"Always look on the bright side of life"
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matt
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Re: A harsh preview of Alien: Isolation

Post by matt » Tue Mar 25, 2014 2:51 pm

There seems to be a fine line between scaring a player into feeling tense & helpless and just frustrating them with the lack of mechanics or poor execution of said mechanics.
That is very true! I was disappointed to see people struggling with my setups at GDC from the "Lost Child" level. I thought with the maybe exception of the chase, they might even be too easy, but I'm not sure that's the case anymore...

I think our game is a long way from frustrating though. Even if Alien: Isolation turns out great, Neverending Nightmares is going to be way better. :)
-Matt Gilgenbach
Lead Frightener at Infinitap Games

Grabthehoopka
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Re: A harsh preview of Alien: Isolation

Post by Grabthehoopka » Tue Mar 25, 2014 9:28 pm

http://www.escapistmagazine.com/videos/ ... f-Virality
(he's usually not this vitriolic, GDC just apparently touched a nerve)

All this, coupled with the apparently horrifyingly cold, greedy, and cynical some of the panels were, and this is all adding up to make me very sad.

But on the other hand...all this stuff had to have made Neverending Nightmares look better by comparison, right?

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matt
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Re: A harsh preview of Alien: Isolation

Post by matt » Wed Mar 26, 2014 7:17 pm

If other games turn out poorly, then I do think that makes Neverending Nightmares by comparison. :) I spend some time here and there advising on kickstarters and various game design tips. Hmm... Maybe I should stop because they are the competition. :-P

F2P is a weird, weird, thing. I am ashamed to say that during and after Retro/Grade, I worked on a F2P game - Dino Park (Android) and National Geographic's Dino Land (iOS). It's the same basic game, but the iOS version is much more polished. The monetization (particularly on the iOS version) is terrible. When I originally designed it, I wanted to create a game that was enjoyable for free, but you could pay as much as you want for it. That in and of itself doesn't seem too evil. Unfortunately, a producer game in and made it a terrible money grab, which I felt pretty sick about. You reach a paywall like 30 seconds in the game. His argument was that you are either going to pay for the game or you aren't, and we might as well filter out users that aren't going to pay. I don't really think that's how F2P works... The free players help build awareness, and it's usually a small percentage that actually pays the bills.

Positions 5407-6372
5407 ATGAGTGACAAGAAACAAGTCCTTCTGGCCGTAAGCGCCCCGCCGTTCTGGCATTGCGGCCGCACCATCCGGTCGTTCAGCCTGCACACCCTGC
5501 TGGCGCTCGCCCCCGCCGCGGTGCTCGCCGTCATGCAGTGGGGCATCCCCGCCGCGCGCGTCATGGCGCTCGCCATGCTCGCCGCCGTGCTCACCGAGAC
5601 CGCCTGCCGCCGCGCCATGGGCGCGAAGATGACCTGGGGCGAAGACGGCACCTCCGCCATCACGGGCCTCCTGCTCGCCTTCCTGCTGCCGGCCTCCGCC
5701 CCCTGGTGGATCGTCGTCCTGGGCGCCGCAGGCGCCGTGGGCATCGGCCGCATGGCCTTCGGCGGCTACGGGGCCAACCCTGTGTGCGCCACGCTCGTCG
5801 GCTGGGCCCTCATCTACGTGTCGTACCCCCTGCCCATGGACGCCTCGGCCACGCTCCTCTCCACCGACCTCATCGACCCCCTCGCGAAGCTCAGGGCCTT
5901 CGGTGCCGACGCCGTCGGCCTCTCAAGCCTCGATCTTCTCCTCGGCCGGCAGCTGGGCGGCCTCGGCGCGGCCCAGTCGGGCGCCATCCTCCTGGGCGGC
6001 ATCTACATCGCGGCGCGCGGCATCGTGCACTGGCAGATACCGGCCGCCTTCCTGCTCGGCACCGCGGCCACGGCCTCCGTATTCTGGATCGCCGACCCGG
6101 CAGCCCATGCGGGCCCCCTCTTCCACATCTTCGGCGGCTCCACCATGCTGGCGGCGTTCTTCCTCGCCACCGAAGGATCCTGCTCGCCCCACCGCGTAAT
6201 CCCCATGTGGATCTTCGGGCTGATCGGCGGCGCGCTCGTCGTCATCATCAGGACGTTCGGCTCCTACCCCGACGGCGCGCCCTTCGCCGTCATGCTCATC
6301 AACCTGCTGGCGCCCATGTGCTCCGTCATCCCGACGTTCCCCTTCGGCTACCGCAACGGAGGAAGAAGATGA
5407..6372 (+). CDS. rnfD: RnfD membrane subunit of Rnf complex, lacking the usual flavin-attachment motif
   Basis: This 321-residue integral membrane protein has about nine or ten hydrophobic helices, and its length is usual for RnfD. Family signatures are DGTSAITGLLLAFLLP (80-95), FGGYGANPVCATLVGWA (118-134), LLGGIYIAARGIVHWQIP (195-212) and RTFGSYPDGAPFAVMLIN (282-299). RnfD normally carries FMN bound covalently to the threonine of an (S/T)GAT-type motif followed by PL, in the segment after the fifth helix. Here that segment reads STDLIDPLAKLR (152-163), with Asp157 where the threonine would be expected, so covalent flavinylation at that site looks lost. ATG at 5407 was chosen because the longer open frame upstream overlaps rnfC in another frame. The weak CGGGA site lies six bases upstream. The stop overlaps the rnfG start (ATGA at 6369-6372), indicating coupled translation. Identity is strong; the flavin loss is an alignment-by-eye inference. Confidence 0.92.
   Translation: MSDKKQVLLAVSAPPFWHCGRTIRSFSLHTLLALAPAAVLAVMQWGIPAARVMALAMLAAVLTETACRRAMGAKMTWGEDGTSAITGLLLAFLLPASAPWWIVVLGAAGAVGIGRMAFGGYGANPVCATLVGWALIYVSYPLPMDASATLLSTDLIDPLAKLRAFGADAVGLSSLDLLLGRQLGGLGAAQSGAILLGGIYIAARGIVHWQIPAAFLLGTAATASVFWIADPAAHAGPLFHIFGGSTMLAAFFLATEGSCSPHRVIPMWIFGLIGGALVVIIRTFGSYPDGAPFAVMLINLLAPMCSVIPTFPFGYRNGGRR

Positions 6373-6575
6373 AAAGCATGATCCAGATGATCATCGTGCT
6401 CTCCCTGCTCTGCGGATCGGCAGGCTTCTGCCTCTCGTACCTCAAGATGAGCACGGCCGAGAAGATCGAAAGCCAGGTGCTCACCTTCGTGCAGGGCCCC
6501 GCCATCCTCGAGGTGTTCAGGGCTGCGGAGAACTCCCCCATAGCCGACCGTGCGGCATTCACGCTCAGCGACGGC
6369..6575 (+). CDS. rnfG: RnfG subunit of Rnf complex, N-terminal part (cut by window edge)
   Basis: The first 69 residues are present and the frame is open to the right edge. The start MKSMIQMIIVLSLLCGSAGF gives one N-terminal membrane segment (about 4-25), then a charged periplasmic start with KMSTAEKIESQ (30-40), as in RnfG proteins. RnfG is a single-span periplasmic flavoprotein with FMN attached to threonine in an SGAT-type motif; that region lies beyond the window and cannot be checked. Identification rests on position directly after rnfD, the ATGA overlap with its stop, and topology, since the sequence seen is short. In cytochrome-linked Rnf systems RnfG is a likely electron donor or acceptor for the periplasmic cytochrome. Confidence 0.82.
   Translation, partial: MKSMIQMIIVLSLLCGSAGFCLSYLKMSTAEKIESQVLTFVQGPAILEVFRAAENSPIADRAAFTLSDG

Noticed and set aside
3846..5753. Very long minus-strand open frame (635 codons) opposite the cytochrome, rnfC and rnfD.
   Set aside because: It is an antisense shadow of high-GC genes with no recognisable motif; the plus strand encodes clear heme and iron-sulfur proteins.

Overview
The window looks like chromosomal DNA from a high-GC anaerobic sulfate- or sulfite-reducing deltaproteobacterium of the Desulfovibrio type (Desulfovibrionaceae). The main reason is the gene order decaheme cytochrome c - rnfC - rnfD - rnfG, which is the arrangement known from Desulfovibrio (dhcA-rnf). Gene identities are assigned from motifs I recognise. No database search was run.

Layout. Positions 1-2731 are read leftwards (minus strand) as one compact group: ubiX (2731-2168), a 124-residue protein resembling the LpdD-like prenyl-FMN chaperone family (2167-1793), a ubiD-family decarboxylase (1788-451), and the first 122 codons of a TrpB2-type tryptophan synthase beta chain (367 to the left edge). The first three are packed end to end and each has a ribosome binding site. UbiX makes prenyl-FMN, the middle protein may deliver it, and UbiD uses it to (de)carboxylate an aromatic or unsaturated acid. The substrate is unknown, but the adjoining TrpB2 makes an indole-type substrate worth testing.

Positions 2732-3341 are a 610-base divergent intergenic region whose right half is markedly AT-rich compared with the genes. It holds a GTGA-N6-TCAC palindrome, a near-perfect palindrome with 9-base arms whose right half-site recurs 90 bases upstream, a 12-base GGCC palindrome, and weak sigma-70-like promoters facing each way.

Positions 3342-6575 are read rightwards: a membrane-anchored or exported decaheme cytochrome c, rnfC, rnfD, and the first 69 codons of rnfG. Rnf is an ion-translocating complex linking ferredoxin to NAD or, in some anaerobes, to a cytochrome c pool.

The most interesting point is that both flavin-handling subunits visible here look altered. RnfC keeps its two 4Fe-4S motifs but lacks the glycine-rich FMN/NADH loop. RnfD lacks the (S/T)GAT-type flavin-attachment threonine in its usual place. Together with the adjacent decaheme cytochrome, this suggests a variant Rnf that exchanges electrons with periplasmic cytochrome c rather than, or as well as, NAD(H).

While the game turned out terrible, there are some upsides. We used the money we made from that to fund Neverending Nightmares up until the kickstarter. The tech was nice, and it's what we built Neverending Nightmares off of. The animaion system is probably the coolest bit of tech that we carried over.

I'm not sure F2P definitely equates to evil. Valve had a really interesting talk at Steam Dev Days about how the monetize TF2 and DotA, and it works quite well for them. The problem is that I imagine you need to foot the bill for the backend on a huge number of users, which I'm sure makes sense if you have a hugely popular game, but if you are tiny, it might be daunting to run a backend for all those free users. (I don't think we ever had any users for Dino Park/Land, so we didn't have to worry about that. haha)

My buddy Rob Jagnow is doing a very interesting F2P game Extrasolar that seems reasonable about monetization. Personally, I don't think I'd ever want to work in F2P again. I don't want to think about monetization when making the game, which I think you are pretty much stuck with no matter what when working in F2P.

*EDIT* Bringing the conversation back to Alien: Isolation it looks like they are currently showing the game at EGX Rezzed. Any UK backers attending who can report back what it was like? :) It's possible they may show at PAX Prime, but I probably won't have time to check it out since I'll be busy showing Neverending Nightmares.
-Matt Gilgenbach
Lead Frightener at Infinitap Games

Harry Sunderland
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Re: A harsh preview of Alien: Isolation

Post by Harry Sunderland » Wed Apr 02, 2014 2:30 pm

I loved that scene in Alien where Ripley was hitting robots with a wrench. :roll: